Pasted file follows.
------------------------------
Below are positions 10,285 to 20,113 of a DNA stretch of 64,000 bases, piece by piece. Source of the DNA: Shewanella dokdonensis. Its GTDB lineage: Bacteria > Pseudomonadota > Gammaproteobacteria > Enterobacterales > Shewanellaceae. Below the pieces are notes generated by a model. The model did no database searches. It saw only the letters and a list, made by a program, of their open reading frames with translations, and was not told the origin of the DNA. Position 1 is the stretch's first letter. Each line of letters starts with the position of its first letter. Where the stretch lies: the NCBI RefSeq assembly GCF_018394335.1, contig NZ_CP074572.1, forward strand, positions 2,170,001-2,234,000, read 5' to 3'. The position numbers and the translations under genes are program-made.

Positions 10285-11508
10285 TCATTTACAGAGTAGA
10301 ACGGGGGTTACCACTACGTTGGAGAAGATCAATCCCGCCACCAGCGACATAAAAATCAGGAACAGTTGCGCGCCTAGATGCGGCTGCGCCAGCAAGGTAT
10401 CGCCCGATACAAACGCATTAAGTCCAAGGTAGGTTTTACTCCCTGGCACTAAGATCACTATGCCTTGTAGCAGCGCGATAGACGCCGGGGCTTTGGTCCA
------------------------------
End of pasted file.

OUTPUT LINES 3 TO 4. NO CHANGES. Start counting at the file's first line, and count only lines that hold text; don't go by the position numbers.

10285 TCATTTACAGAGTAGA
10301 ACGGGGGTTACCACTACGTTGGAGAAGATCAATCCCGCCACCAGCGACATAAAAATCAGGAACAGTTGCGCGCCTAGATGCGGCTGCGCCAGCAAGGTAT